Bristol: Speedway grows in popularity

Bristol's growth in popularity mirroring NASCAR's overall DAYTONA BEACH, Fla. (March 23, 2004) -- Bristol Motor Speedway personifies, perhaps more than any other race track, the exponential growth of NASCAR. How so? Consider this: On July...

Bristol's growth in popularity mirroring NASCAR's overall

DAYTONA BEACH, Fla. (March 23, 2004) -- Bristol Motor Speedway personifies, perhaps more than any other race track, the exponential growth of NASCAR.

How so?

Consider this: On July 29, 1961 when NASCAR's premier series raced for the first time at BMS, attendance was approximately 25,000. Sunday afternoon, when the green flag waves for the Food City 500, approximately 160,000 will be shoe-horned into what has become a coliseum of speed.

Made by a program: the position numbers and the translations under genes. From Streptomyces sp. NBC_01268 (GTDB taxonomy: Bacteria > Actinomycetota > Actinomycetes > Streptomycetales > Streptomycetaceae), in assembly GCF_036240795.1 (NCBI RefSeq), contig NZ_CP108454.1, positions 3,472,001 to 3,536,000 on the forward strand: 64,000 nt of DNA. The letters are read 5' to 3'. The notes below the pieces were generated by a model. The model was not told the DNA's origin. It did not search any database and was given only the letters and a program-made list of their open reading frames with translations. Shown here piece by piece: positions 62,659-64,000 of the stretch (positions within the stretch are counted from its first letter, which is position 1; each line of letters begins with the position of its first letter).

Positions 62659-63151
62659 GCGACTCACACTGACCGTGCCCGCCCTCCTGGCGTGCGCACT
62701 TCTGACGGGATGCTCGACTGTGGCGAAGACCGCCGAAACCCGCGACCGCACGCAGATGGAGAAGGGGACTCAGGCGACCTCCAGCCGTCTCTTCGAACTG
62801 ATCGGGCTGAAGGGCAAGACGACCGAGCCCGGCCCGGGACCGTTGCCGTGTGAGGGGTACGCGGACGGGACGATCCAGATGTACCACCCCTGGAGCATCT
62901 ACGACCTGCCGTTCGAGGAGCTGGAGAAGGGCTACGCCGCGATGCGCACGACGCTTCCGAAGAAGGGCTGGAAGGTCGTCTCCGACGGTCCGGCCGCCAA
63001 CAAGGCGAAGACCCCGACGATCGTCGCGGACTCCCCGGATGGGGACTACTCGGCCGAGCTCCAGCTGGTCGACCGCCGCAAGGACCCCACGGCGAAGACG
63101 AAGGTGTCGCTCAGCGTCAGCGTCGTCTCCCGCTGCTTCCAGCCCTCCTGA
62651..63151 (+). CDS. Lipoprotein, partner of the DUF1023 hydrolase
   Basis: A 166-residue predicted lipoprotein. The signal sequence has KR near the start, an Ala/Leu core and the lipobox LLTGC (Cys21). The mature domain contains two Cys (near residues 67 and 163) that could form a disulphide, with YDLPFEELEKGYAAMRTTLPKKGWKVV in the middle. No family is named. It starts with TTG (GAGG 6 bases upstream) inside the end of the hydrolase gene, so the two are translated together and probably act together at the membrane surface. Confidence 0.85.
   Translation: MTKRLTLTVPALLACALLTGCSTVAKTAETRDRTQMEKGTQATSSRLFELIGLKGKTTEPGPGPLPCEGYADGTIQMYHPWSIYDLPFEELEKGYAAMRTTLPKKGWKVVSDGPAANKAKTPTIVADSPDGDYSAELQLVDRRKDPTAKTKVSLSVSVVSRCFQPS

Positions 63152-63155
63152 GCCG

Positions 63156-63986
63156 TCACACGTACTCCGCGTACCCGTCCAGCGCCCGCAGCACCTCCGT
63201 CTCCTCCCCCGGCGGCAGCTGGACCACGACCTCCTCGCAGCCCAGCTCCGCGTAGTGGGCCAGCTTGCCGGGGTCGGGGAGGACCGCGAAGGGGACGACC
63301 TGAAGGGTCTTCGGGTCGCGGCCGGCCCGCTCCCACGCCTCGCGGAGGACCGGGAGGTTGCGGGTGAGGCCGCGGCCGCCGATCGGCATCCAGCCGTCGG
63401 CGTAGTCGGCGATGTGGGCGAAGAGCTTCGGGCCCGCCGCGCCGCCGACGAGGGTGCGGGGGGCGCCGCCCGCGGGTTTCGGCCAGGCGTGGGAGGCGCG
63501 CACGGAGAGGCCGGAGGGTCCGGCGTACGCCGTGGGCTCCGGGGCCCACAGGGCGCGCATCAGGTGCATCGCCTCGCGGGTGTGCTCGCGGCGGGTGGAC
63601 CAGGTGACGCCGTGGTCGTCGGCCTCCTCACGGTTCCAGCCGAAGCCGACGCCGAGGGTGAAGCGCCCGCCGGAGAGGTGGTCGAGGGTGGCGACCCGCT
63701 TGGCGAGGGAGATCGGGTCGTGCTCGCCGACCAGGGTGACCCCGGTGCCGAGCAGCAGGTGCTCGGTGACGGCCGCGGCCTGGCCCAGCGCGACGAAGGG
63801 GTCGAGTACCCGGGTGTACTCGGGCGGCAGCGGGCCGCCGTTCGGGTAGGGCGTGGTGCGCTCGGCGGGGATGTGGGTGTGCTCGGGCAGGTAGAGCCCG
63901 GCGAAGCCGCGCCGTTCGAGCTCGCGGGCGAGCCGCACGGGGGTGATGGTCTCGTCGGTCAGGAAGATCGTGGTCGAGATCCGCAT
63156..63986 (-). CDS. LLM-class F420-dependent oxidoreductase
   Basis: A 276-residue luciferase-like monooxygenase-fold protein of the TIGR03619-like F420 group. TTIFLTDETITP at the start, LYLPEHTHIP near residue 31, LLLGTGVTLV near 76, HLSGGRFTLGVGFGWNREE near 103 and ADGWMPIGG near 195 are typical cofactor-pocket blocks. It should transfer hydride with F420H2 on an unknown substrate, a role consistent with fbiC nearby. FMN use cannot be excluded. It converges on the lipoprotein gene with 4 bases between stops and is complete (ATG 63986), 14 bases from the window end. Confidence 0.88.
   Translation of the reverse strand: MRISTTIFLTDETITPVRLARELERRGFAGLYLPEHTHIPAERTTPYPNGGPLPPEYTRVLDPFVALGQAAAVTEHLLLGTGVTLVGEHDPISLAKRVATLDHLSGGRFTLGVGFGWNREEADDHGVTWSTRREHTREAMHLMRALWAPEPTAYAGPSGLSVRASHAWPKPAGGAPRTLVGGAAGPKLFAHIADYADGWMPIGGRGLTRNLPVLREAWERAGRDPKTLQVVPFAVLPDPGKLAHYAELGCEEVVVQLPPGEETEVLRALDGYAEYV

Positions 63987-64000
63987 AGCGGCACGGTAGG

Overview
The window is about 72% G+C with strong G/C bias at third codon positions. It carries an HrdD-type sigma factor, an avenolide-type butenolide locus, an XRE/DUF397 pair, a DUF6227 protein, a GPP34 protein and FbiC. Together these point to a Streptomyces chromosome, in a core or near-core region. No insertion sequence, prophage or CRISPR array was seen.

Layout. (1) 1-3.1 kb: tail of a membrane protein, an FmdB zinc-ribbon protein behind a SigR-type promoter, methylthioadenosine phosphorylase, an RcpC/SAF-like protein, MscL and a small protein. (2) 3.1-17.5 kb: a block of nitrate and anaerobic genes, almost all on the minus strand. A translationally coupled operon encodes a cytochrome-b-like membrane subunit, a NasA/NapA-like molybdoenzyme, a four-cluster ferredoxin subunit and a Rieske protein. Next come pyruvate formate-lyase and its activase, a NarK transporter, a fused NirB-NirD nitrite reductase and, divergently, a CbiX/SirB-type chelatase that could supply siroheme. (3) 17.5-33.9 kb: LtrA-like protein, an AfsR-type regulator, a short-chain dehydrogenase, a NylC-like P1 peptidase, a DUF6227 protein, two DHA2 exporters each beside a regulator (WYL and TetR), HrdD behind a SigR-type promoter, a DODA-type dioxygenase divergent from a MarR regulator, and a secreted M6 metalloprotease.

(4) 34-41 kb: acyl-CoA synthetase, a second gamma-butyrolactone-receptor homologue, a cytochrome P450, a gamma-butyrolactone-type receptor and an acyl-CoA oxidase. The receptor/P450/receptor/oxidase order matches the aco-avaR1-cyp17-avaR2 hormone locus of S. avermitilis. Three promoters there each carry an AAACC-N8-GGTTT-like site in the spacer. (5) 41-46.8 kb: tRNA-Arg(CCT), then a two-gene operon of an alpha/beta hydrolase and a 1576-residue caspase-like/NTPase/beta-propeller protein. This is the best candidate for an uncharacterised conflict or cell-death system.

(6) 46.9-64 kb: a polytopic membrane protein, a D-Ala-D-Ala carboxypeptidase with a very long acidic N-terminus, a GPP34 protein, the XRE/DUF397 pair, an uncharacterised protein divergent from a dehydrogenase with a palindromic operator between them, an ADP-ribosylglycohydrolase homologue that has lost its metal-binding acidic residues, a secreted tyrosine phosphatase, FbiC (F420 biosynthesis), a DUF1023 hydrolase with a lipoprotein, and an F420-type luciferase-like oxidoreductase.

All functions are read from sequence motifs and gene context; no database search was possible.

The lure of the .533-mile high-back oval is simple. Dale Jarrett (No. 88 UPS Ford) has it nailed.

"There is usually a preferred line at Bristol -- and you have 43 guys trying to get in the same line," Jarrett said.

While doing that, drivers also are trying to deal with the daunting 36-degree banking and the inevitable -- and many times, a shade more than incidental -- contact between cars. The result: Rough-and-ready stock-car racing at its finest, a fact that fans have increasingly responded to over the years. Accordingly, Bristol Motor Speedway has repeatedly expanded its grandstand seating to the point where it now has a football stadium-like capacity.

Every seat, incidentally, will be filled on Sunday.

-nascar-

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About this article
Series Monster Energy NASCAR Cup
Drivers Dale Jarrett